Tuesday, 21 September 2004
TSA reveals some details of Secure Flight
The USA Transportation Security Administration today released drafts of its first official descriptions of the Secure Flight airline passenger surveillance, monitoring, and no-fly system According to today's TSA press release , the TSA intends to publish all of these in the Federal Register tomorrow:
- A Notice of Proposed Rule-Making from the Office of Management and Budget (OMB) intended to require all airlines based in the USA to turn over all PNR's with information on reservations (specifially to include, for unexplained reasons, canceled reservations) for flights within the USA in June 2004 for Secure Flight tests.
- A System Of Records Notice under the Privacy Act, which is supposed to describe how the government will use this information.
- A Privacy Impact Assessment (PIA) for the proposed Secure Flight tests.
The announcement was made at two closed-door, invitation-only briefings at TSA headquarters in Arlington, Virginia, one for reporters and one for airline representatives.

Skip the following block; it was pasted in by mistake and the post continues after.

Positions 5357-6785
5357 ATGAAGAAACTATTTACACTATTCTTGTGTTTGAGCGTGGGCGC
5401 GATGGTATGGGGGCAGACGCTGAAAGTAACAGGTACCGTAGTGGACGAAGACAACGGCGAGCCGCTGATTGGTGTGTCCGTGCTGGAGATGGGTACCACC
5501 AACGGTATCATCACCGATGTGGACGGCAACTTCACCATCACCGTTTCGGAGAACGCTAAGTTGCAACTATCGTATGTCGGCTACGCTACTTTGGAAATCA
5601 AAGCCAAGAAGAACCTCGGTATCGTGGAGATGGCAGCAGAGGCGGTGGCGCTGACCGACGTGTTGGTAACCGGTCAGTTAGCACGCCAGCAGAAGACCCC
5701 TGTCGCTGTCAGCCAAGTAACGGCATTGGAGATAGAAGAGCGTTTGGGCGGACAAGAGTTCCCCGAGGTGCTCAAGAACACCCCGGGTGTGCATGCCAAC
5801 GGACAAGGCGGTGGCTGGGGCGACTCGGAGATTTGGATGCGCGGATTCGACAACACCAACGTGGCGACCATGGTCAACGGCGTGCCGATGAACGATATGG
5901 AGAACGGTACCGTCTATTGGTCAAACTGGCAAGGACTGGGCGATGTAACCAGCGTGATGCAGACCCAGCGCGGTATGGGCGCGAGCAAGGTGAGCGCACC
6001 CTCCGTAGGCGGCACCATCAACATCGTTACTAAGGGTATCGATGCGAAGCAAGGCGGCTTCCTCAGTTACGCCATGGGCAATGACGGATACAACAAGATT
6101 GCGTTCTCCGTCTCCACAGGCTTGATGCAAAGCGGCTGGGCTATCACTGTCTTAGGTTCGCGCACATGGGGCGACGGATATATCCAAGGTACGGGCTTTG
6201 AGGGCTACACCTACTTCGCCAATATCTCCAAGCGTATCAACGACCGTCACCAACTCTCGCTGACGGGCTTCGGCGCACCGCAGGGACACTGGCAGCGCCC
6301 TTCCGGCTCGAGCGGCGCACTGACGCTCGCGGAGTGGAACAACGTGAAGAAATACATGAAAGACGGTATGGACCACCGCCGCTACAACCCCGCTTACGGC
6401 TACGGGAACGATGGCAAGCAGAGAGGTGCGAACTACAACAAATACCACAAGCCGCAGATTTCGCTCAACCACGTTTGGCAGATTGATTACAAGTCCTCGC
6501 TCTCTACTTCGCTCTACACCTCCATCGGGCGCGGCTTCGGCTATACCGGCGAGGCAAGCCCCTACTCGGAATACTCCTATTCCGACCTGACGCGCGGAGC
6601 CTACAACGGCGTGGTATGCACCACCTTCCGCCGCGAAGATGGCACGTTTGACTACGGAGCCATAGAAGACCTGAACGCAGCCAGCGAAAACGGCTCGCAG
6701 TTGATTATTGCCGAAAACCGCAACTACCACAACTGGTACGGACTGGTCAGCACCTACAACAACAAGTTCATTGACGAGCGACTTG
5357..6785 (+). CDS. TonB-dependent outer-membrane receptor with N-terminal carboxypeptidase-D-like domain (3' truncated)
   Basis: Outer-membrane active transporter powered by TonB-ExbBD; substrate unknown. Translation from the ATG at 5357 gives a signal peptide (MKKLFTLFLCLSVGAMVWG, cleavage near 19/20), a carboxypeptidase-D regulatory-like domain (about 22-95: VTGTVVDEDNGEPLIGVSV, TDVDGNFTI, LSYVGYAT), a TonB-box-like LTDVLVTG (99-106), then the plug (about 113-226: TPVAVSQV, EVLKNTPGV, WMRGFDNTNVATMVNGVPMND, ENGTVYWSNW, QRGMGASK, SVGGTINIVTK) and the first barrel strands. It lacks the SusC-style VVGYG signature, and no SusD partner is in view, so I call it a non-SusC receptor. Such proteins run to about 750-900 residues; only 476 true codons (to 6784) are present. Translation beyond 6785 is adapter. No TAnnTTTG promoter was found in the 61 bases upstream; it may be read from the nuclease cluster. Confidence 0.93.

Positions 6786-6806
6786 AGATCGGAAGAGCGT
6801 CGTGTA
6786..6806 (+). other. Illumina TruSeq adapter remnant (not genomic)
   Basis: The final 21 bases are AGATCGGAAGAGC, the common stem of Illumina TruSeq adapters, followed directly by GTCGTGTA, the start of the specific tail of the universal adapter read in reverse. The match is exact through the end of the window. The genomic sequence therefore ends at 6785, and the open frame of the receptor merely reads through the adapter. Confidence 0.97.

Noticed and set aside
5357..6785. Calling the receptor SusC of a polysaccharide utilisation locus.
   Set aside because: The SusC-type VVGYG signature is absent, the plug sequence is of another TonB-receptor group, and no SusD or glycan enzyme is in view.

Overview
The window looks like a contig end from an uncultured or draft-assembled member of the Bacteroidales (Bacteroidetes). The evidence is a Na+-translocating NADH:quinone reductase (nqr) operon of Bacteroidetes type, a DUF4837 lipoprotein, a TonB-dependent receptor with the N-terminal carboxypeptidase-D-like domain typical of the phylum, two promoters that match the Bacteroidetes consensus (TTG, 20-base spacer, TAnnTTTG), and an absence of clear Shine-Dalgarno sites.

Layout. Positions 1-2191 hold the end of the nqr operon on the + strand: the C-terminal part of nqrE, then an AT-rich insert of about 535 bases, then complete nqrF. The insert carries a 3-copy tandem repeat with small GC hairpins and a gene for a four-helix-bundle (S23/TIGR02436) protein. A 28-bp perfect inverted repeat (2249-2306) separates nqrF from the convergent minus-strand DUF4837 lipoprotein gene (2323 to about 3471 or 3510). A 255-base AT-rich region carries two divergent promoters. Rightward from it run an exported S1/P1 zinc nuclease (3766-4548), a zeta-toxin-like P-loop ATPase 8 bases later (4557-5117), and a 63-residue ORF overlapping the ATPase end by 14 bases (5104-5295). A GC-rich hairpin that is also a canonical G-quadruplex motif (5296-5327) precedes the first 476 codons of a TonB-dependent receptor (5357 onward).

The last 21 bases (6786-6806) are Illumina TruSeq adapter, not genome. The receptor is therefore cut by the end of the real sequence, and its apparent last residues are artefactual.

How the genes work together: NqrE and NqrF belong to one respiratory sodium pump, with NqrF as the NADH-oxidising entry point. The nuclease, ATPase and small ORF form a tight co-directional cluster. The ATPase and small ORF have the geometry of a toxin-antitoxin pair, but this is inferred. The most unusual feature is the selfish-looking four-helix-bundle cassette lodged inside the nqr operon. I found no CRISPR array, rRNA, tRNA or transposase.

I'm in Washington, but I wasn't invited to either briefing, and even when I asked, TSA spokespeople wouldn't tell me where or when they were to be held. Yesterday, after 3 other TSA spokespeople wouldn't return my calls, I eventually reached TSA spokesperson Darren Kayser. He told me he didn't know what briefing I was talking about, but that he would let me know when one was scheduled. I was sitting in my hotel room in Washington, waiting for a call that never came, while the briefing (with Kayser in attendance, I later learned) was being held across the river in Arlington. Kayser didn't return my later calls requesting comment on why I, and some of the other reporters and stakeholders with the greatest interest in the issue, weren't allowed in.
The first question I would have asked, if I had gotten a chance, would have been the status of negotiations (if there have been any, which I suspect there may not have been) towards a new USA-European Union agreement to permit airlines and CRS's to comply with the demand for data for Secure Flight tests without being subject to enforcement action under the EU Data Protection Directive and the EU Code of Conduct for CRS's.
That's only the first of my questions. I'll be publishing an analysis of the proposals and details on how to submit comments , and I'll be filing comments with the TSA and OMB. The proposals will be open for public comment for 30 days from the date of their publication in the Federal Register .Link | Posted by Edward on Tuesday, 21 September 2004, 17:46 ( 5:46 PM) | TrackBack (0)